Argentina’s newly elected president, Libertarian Javier Milei, has been forced to make concessions in his radical market reform package, shelving plans to privatize state-run oil company YPF SA, Bloomberg reports.
On Monday, the omnibus bill currently before Congress did not include YPF privatization plans, with negotiations having led to certain concessions in Milei’s radical market liberalization plans.
Milei had proposed the privatization of 41 state-owned companies, including YPF, the country’s nuclear energy company and energy infrastructure entity, Energia Argentina.
YPF was nationalized in 2012 after Spanish Repsol was accused by the government of Argentina of neglect.
Accounting for around 760,000 barrels of oil per day, YPF was to lead the charge in terms of shale development in Argentina. However, its growth in this respect has been consistently diminished by soaring inflation and government intervention in fuel prices, according to Bloomberg, which notes that the company has seen its shares dive some 30% since 2012.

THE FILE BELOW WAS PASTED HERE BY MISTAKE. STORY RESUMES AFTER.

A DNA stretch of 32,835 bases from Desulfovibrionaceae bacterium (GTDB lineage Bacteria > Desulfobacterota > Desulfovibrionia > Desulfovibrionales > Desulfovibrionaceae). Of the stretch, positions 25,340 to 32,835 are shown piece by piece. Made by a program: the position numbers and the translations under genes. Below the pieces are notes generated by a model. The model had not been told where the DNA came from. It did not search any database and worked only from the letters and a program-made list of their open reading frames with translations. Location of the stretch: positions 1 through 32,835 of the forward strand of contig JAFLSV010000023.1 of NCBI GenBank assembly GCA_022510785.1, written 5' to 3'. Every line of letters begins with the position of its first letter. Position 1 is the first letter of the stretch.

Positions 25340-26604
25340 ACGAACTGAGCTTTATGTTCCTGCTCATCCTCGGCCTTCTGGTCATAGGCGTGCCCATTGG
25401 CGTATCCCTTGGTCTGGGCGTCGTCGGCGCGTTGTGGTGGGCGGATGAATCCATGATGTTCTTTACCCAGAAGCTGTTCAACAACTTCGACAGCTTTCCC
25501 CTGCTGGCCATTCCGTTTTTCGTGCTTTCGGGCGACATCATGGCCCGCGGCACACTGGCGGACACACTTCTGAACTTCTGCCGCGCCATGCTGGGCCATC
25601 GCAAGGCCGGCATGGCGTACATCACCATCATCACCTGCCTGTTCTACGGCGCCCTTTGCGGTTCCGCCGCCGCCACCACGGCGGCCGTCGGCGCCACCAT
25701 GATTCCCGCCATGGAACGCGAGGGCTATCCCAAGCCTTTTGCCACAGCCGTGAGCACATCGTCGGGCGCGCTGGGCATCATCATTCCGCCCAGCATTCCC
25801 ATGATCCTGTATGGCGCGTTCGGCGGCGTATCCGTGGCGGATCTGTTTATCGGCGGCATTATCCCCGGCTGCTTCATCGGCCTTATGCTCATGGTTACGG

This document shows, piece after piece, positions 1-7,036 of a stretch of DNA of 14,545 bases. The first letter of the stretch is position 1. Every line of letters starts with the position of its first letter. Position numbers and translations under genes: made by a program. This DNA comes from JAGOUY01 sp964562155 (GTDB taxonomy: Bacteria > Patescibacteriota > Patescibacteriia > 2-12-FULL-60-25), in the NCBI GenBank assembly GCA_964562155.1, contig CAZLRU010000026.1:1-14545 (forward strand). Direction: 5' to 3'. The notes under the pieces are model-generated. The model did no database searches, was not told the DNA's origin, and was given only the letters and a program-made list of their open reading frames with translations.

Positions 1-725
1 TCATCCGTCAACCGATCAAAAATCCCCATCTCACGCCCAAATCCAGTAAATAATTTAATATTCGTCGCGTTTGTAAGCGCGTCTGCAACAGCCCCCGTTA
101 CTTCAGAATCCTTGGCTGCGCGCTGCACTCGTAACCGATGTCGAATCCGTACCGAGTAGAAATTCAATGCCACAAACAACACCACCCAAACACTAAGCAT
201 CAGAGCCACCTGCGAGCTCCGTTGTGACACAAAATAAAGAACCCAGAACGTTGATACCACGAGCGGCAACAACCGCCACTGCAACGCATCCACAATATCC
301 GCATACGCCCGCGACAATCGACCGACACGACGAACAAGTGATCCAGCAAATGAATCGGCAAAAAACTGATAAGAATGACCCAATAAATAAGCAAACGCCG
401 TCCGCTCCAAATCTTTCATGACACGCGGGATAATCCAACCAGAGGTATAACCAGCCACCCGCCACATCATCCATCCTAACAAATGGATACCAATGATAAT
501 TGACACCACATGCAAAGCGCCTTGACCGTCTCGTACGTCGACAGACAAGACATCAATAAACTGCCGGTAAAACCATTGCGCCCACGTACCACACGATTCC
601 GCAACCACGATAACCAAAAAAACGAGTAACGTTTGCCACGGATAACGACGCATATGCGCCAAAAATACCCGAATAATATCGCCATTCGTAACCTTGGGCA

Observers had overwhelmingly predicted that a YPF privatization deal would not make it through Congress.
Bloomberg quoted Paula La Greca, an analyst at TPCG in Buenos Aires, as saying that it was not feasible for YPF to be privatized due to its role as a guarantor of the country’s energy trade balance.
“YPF was conceived as a company to ensure energy independence was a part of national security,” La Greca said, according to Bloomberg.
Additionally, Milei is seeking to free up crude oil exports and allow domestic fuel prices to be determined by the market, replacing rules from the 1960s that authorize the government to intervene in crude oil and gasoline prices and give refiners the right to first refusal on export cargoes.
Such policies are believed to have hobbled growth and development in Argentina’s vast Vaca Muerta shale patch.
Milei's radical reform package, overall, is intended to shock the economy by lifting import controls, making sharp spending cuts.
By Charles Kennedy for Oilprice.com
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